Developed by Japan-based rakko entertainment (the same team behind FastEver), NoteCube is a $0.99 iPhone app that lets you quickly take text and photo-based notes and sync them with Evernote. I have been using NoteCube on my Home screen lately, and I think it provides a great way to quickly send bits of text and images to your Evernote account.
First, the icon and UI. NoteCube runs on iOS 6, but the developers have been clever in designing an iOS 7-ready interface for the app, starting from the simple shape of the icon and extending the app’s focus on content to the main screen. Notes can be viewed as thumbnails on a grid or sorted by time in a Timeline view, and there are some nice animations for scrolling through notes and opening them. The app’s name derives from the 3D animation that flips the main screen as you reveal a single note view. Segmented controls, toolbar icons, settings, and action sheets replicate the iOS 7 look as well – a choice that will make it easier for the app to transition to iOS 7.
Two floating buttons at the bottom of the screen represent NoteCube’s two actions: the one on the left lets you type text for a new note, and the other one lets you take a photo or choose an existing one. There are no tag, title, or notebook settings: for textual notes, you just type and save; for photos, you simply add them to NoteCube, crop them to square format, and that’s it.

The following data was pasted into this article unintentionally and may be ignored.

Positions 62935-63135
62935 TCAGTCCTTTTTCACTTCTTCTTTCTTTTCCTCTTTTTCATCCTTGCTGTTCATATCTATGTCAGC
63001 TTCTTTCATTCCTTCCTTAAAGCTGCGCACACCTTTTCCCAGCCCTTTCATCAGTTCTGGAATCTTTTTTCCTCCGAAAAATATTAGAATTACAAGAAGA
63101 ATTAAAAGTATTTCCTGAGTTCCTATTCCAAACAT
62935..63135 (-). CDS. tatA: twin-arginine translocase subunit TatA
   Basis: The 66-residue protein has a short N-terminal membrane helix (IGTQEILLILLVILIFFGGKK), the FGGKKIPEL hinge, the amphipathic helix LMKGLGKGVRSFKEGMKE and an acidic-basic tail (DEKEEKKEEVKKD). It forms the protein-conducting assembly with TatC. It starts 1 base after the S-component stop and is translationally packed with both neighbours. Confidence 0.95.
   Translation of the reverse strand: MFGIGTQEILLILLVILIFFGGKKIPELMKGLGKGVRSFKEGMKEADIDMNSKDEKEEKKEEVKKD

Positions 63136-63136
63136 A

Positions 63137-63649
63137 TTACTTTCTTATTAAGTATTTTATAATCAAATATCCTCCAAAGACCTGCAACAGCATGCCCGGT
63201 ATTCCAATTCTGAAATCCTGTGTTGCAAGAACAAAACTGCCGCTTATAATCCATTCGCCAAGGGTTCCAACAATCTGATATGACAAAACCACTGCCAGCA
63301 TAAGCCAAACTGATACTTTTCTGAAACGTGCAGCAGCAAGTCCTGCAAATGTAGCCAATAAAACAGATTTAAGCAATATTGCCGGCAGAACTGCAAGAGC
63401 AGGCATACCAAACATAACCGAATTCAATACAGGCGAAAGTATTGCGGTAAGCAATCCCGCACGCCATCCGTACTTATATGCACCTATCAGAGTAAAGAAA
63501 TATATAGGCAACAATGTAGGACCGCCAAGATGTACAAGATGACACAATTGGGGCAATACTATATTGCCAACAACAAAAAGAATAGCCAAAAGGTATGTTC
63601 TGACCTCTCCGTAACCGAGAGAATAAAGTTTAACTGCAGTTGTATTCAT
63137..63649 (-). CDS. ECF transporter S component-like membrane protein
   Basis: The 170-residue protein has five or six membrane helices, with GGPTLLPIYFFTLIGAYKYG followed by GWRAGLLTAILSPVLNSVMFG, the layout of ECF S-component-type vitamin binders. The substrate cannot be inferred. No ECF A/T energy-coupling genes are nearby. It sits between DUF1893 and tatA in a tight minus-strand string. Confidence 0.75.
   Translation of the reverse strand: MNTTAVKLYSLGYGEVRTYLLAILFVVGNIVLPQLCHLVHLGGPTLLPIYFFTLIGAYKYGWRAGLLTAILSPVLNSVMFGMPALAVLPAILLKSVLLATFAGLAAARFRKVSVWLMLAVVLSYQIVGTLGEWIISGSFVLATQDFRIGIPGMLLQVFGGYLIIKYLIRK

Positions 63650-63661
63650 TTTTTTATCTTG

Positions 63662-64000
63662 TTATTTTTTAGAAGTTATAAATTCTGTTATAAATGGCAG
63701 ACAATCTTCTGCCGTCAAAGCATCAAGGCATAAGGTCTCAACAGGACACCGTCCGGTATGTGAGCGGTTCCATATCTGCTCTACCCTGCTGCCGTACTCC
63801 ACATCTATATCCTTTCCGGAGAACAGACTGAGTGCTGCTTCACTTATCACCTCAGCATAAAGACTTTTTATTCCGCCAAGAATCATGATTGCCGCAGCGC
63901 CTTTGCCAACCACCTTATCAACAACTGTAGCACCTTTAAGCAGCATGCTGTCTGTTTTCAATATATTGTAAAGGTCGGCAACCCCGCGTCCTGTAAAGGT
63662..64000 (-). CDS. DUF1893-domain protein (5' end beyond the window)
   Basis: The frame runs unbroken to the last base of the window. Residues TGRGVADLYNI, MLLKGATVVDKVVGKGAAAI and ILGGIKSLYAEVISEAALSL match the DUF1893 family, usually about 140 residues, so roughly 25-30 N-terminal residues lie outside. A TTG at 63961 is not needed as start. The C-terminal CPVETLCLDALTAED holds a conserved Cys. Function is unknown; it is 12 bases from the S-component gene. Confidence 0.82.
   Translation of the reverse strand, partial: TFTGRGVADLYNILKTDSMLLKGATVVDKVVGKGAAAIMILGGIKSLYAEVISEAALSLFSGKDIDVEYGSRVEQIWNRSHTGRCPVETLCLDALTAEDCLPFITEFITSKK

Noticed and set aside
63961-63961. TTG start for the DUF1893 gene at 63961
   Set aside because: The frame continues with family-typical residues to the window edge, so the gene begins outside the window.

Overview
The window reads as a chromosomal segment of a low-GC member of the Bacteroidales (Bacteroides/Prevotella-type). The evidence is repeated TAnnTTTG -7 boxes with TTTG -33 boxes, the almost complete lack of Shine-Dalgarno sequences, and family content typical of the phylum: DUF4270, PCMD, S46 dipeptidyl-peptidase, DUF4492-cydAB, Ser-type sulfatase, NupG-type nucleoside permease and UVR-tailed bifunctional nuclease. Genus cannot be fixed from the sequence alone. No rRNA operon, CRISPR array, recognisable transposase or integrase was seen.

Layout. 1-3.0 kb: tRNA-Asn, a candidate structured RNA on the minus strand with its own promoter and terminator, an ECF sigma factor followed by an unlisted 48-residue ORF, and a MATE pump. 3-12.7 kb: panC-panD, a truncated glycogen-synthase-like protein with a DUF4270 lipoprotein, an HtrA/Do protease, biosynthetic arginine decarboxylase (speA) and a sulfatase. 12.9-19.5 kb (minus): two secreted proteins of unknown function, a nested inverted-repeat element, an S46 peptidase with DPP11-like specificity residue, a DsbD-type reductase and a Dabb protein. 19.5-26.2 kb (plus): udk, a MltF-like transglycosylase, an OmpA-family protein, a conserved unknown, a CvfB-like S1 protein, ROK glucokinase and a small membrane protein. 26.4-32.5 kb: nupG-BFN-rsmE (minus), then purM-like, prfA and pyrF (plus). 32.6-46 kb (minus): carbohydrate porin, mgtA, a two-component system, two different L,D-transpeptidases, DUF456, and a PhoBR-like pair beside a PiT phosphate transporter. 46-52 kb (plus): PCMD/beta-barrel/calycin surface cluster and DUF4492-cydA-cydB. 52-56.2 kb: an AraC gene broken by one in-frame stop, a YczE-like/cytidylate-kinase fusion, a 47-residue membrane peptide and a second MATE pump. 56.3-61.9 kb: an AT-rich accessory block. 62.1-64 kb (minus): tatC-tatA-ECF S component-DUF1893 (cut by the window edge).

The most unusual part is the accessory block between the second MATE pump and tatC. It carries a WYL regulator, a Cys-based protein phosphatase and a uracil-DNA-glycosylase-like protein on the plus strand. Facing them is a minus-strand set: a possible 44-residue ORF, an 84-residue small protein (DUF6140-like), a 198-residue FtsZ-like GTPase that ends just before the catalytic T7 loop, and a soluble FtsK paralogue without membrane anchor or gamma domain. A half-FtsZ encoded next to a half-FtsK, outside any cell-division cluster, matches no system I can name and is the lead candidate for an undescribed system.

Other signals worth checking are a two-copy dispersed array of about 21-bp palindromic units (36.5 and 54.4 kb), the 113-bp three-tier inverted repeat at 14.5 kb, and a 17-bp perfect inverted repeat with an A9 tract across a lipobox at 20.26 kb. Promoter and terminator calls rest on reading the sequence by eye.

What impressed me about NoteCube, besides its simplicity, is how quickly it syncs to Evernote. In my tests, adding multiple notes and photos at once only required a few seconds of waiting to see new notes show up in my Evernote inbox on the Mac. For images, NoteCube properly creates new notes with the correct thumbnail metadata for Evernote’s notes view, which ensures you can hit the Skitch button in Evernote to mark up images. For textual notes, NoteCube uses the first line of a note as title.
Another upside of Evernote integration is that NoteCube’s search feature, available in the Timeline view, can leverage Evernote’s image recognition to find text found in saved images. The feature worked as advertised for me, but keep in mind that results won’t be available right away in NoteCube, as the image processing is done by Evernote and that may require some time to become available in the app.
I only have a few quibbles about NoteCube. Photo notes are always created with a “NoteCube Image” title, whereas I think it’d be nicer to name them after a photo’s location information or timestamp; it would be cool to tap & hold the text and photo buttons to quickly create new notes starting from the contents of the clipboard or the last photo taken, respectively; and, of course, I would love to have an iPad version (I don’t take photos with my iPad, but I do a lot of screenshot-based research with it).
There’s no shortage of Evernote-compatible apps these days: tools like Drafts provide far more powerful note creation options than NoteCube with fully customizable actions and inter-app communication. NoteCube, however, has the advantage of supporting images (Drafts does not) and having full sync (notes deleted in NoteCube are deleted from Evernote automatically) – two differences that make NoteCube’s straightforward approach its strongest feature.
Update: As I was reminded on Twitter, notes created by NoteCube will appear as read-only (locked) in Evernote. I forgot to mention this is also another feature I’d like to see improved (or completely changed) in a future update.